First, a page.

On 6/6/2012 10:56 AM, R AM wrote:
On Wed, Jun 6, 2012 at 6:57 PM, meekerdb <meeke...@verizon.net <mailto:meeke...@verizon.net>> wrote:

    On 6/6/2012 9:30 AM, R AM wrote:
    On Wed, Jun 6, 2012 at 6:18 PM, Brian Tenneson <tenn...@gmail.com
    <mailto:tenn...@gmail.com>> wrote:

        I think people make choices from among available options many times 
every day
        and that is why the concept in question exists.

    I agree that people make choices. I dont't think it is free will.

    You said that people would believe that it would unfair to punish anyone if 
    were no "free will". I agree that people believe that

    If there were no "free will" of what kind? contra-causal? compatibilist? 

Contral-causal, I guess. What I'm defending is that the belief in free-will is, in part, a social construct, useful from the social/legal point of view, as you say. We are educated to believe it.

The social/legal concept is certainly a social construct, and one that has evolved over time from simple revenge and "an eye for an eye" to all sorts mitigating and exacerbating factors. I think that belief in contra causal free will is natural and not a social construct. It arises from that "feeling I could have done otherwise" and then, by the theory of mind, the other guy "could have done otherwise". We will have be educated to disbelieve it.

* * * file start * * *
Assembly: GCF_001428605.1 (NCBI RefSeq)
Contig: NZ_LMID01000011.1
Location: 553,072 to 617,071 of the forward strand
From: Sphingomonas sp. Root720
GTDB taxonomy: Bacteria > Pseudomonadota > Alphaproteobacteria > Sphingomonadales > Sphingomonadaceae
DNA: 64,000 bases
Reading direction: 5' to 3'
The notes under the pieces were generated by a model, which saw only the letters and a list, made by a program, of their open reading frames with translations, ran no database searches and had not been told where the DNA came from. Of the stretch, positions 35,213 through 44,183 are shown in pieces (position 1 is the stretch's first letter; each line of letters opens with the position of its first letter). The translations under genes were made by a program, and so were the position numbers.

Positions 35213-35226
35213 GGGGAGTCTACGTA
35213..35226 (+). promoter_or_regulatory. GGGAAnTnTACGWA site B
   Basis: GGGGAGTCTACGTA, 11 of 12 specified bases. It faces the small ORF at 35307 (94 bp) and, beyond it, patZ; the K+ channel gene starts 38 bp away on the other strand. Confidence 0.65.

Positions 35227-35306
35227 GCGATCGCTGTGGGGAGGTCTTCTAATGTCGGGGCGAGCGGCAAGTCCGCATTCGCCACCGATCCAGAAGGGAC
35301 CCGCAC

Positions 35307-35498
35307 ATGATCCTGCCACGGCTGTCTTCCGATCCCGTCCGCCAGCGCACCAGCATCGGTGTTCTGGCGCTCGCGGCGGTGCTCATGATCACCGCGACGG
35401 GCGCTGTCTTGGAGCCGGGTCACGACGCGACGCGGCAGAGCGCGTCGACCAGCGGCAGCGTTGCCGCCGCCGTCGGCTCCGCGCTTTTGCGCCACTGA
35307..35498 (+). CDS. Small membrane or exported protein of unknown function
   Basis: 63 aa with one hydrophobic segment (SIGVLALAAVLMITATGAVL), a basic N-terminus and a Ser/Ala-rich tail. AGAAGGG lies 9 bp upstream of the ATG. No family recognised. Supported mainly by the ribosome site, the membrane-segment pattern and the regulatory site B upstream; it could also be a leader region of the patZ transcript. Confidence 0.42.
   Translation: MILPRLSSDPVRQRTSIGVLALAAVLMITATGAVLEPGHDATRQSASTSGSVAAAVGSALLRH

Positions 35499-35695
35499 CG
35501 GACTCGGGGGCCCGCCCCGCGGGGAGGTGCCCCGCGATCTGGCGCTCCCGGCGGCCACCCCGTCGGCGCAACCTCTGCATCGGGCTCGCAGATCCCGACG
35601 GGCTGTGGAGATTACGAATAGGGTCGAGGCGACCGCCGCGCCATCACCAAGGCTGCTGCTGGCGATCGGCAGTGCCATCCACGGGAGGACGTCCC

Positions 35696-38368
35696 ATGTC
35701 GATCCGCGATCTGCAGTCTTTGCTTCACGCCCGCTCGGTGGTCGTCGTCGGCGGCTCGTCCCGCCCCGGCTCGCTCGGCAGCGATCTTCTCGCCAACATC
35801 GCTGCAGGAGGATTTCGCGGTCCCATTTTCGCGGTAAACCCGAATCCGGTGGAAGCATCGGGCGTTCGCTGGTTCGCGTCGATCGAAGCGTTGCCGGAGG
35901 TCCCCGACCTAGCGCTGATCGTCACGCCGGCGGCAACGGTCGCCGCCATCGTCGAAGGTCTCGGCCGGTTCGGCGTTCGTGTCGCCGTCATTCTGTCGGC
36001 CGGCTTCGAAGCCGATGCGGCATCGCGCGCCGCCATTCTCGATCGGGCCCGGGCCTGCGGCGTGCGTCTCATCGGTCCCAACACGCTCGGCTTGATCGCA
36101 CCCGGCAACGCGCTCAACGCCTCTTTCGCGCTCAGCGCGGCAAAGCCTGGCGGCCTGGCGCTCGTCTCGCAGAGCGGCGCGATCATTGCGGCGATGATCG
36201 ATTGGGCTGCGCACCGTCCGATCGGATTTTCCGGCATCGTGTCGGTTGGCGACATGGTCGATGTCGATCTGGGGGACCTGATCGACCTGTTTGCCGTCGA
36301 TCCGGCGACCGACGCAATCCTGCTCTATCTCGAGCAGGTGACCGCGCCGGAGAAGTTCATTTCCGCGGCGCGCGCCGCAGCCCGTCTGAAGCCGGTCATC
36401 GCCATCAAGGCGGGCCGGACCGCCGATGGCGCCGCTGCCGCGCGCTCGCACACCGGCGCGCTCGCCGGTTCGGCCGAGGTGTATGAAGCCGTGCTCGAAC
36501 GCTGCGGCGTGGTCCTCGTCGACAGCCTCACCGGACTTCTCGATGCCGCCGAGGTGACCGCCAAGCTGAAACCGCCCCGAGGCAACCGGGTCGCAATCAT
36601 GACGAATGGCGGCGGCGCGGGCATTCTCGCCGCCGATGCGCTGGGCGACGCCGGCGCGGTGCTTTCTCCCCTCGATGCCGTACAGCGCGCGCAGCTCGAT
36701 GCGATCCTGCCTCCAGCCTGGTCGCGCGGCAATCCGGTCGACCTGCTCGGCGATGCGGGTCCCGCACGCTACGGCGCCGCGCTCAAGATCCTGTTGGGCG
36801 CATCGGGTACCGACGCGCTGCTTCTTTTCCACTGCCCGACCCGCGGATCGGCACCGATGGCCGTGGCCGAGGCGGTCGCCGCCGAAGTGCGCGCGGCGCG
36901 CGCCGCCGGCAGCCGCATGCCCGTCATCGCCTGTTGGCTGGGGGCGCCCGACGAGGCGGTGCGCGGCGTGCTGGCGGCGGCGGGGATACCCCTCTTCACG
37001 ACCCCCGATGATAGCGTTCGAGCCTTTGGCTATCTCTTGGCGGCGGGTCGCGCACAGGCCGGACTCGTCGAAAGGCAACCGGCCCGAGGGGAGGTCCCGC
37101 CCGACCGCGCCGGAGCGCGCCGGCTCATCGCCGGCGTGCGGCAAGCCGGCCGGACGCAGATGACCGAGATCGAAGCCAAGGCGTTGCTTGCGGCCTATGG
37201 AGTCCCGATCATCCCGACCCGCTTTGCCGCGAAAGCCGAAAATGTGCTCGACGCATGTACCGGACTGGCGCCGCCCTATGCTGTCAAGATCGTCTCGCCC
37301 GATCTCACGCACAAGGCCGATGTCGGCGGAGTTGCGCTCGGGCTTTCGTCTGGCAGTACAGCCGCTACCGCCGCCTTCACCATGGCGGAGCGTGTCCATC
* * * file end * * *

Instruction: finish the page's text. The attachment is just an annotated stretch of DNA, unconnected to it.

And even if it's not fair (another social term) it may be a useful thing 
for society
    to do.

I'm pretty convinced it is not fair. "Doing the right thing" is just a skill, like any other (running fast, jumping, intelligence, ...), and different people posess it to different degrees. Yet, from a social point of view, we consider everybody to have "the same amount of free will", excet in extreme cases (madness, drunkenness, etc). It's definitely not fair, but on the other hand, it is difficult to see what else we could do. It's useful for society to consider it that way.

We take into account those causative factors we understand and can change, but even if we realize the brain is strictly deterministic we don't know how to modify it except by crude methods like punishment and drugs and frontal lobotomies. We don't know how adjust people's values (or maybe we do, c.f. "A Clockwork Orange") or will.


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